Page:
At Melbourne Diabetes Education & Support we understand that being diagnosed with gestational diabetes can be overwhelming. Our aim is to empower you to maintain good health during your pregnancy. Managing your diabetes will help you have a normal delivery and healthy baby.
If you are diagnosed with gestational diabetes it is important to make an appointment with us as soon as possible so we can ensure you are educated and fully supported during your pregnancy. An appointment will be made available to you within 1 week, as your health during pregnancy is a priority. We will provide you with blood glucose testing equipment and other educational resources on healthy eating and physical activity for further reference.
Gestational diabetes is a form of diabetes that occurs during a pregnancy and resolves after the baby is born. It occurs in 5-10% of pregnancies and is generally diagnosed between 24-28 weeks via a test called a glucose tolerance test. This test is now standard for all pregnant women. Some women are at a higher risk of developing gestational diabetes than others. These women may be tested for gestational diabetes earlier in the pregnancy. Women at higher risk include those:
- Over 30 years
- With family history of Type 2 Diabetes
- Who are overweight
- From Vietnamese, Chinese, Middle Eastern, Polynesian or Melanesian background
- From Aboriginal or Torres Strait Islander background
- Who have had gestational diabetes in previous pregnancy
During pregnancy, the mother produces hormones which help the baby to grow and develop. These hormones block the action of the mother’s insulin, and as a result, the mother needs to produce more insulin than usual. If the mother is unable to produce the required insulin, her blood glucose levels remain elevated, leading to gestational diabetes.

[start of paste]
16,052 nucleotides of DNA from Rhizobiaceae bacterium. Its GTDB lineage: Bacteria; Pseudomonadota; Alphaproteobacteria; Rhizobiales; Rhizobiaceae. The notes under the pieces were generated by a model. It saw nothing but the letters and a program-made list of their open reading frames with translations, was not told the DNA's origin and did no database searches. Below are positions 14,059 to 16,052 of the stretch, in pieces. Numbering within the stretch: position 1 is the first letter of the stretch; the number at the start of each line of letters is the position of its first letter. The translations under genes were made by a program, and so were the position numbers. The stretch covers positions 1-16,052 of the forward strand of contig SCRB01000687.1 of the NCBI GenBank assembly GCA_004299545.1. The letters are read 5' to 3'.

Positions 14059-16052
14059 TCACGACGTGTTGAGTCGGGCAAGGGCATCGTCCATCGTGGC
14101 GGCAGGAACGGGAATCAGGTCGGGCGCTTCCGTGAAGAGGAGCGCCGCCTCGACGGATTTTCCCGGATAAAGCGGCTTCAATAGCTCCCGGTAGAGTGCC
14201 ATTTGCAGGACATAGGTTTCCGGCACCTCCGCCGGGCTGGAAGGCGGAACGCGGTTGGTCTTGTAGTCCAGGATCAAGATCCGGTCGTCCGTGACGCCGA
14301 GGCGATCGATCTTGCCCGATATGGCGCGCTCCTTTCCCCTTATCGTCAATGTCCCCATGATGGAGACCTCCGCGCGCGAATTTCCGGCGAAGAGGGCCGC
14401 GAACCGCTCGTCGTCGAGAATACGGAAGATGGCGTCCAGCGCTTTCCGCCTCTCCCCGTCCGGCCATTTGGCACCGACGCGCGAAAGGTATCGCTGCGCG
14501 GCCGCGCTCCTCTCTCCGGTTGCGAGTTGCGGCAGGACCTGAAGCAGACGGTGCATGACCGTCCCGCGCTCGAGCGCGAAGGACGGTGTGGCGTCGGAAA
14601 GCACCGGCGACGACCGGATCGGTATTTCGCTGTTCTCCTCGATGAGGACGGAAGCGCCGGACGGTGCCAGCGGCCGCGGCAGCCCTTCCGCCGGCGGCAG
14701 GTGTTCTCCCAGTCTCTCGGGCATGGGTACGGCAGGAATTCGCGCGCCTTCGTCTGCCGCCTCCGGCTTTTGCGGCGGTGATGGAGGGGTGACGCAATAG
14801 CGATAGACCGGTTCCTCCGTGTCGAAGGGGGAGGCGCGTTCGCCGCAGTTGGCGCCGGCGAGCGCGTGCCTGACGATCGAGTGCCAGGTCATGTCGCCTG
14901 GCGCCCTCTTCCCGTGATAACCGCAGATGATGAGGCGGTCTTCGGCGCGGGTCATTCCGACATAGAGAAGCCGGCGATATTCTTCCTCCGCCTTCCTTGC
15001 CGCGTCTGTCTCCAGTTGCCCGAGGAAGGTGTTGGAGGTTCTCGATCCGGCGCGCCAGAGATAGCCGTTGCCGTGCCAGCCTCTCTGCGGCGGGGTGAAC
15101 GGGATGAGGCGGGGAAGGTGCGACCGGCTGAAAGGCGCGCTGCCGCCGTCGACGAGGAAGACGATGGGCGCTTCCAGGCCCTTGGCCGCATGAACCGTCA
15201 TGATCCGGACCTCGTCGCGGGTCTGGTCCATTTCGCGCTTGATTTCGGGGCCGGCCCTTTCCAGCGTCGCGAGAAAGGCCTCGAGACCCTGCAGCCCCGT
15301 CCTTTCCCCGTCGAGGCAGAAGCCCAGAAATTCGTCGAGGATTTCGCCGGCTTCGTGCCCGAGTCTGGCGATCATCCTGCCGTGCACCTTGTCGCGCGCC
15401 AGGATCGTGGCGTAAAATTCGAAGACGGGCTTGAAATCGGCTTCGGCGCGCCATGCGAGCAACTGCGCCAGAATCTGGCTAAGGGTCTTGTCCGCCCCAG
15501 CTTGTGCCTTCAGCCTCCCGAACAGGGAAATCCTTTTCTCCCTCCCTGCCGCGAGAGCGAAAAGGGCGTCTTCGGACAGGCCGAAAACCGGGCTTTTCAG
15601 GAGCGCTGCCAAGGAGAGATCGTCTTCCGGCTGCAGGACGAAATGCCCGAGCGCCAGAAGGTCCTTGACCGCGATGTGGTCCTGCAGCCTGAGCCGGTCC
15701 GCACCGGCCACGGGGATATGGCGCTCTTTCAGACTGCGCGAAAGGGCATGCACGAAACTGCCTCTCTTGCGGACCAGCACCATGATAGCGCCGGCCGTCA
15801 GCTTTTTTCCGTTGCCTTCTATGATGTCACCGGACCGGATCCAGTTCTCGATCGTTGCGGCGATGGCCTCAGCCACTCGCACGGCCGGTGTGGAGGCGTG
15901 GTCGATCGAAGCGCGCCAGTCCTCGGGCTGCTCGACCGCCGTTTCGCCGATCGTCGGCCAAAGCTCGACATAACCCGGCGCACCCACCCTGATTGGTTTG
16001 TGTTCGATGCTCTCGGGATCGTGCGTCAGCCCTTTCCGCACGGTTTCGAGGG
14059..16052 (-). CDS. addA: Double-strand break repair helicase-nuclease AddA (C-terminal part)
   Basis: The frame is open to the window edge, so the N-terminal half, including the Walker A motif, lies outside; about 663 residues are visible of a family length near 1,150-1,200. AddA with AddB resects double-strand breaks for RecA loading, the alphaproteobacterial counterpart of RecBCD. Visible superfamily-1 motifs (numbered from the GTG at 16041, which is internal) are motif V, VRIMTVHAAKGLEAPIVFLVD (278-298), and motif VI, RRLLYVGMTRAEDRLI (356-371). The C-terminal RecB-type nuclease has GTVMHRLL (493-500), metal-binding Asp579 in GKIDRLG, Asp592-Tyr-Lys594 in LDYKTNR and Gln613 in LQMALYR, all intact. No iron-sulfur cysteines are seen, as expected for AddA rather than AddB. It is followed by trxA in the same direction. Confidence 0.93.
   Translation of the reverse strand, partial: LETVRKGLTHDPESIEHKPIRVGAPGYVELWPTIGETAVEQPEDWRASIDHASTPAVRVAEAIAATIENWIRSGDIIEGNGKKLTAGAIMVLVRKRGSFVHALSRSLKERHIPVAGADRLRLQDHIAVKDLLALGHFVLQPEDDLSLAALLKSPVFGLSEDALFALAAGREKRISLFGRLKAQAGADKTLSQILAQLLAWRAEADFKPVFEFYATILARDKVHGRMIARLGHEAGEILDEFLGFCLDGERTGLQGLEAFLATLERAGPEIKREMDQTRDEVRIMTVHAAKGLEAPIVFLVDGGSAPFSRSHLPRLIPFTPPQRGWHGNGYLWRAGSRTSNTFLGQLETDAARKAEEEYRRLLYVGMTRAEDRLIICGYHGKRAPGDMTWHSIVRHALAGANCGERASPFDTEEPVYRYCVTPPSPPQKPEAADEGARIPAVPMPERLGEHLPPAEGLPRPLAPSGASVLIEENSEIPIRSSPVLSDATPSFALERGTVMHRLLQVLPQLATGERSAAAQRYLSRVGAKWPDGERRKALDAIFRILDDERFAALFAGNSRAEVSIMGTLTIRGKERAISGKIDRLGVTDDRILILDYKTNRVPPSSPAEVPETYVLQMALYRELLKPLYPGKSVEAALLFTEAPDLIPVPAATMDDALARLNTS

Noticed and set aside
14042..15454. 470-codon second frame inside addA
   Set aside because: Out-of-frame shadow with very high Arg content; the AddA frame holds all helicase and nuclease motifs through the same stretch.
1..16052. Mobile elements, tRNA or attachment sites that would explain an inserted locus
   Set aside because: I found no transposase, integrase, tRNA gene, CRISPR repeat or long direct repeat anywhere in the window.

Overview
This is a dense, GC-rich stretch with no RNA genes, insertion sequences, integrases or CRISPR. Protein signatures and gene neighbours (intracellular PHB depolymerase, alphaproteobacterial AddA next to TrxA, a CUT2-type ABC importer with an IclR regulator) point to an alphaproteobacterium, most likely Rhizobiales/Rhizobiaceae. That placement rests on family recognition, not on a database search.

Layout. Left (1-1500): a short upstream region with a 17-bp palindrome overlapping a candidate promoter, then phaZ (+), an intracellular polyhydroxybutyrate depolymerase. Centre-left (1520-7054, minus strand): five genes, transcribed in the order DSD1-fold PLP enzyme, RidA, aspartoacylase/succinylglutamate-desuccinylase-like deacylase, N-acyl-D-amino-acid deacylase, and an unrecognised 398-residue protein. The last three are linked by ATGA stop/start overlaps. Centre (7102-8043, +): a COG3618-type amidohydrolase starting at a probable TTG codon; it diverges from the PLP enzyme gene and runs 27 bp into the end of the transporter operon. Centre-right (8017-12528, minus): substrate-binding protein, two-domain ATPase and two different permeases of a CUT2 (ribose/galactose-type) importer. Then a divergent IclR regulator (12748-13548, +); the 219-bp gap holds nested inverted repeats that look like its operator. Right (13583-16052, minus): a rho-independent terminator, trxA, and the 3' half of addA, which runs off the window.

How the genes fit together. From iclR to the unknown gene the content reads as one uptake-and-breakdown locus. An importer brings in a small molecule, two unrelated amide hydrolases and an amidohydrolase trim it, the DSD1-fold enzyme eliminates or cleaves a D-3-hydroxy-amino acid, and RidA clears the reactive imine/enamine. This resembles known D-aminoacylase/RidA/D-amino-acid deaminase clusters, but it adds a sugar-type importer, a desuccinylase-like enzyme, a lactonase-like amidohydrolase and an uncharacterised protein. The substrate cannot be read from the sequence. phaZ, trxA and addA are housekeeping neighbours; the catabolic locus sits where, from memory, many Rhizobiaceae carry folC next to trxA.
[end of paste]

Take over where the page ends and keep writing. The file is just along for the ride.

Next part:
Elevated blood glucose levels during pregnancy can increase the risk of birth defects or miscarriage. It can also lead to the baby gaining too much weight too quickly, before it has fully developed. However with careful monitoring and attention to diet and physical activity, the risk is significantly reduced.
Women with gestational diabetes are advised to test their blood glucose 4 times per day. There are no tablets that are safe for use during pregnancy, therefore if your blood glucose levels are not kept within certain levels, insulin injections may be required for the remainder of the pregnancy. The risk of developing Type 2 diabetes after the pregnancy increases to around 50% if diagnosed with gestational diabetes. It is important to continue applying healthy eating principles and regular physical activity after the birth of your baby to prevent this.
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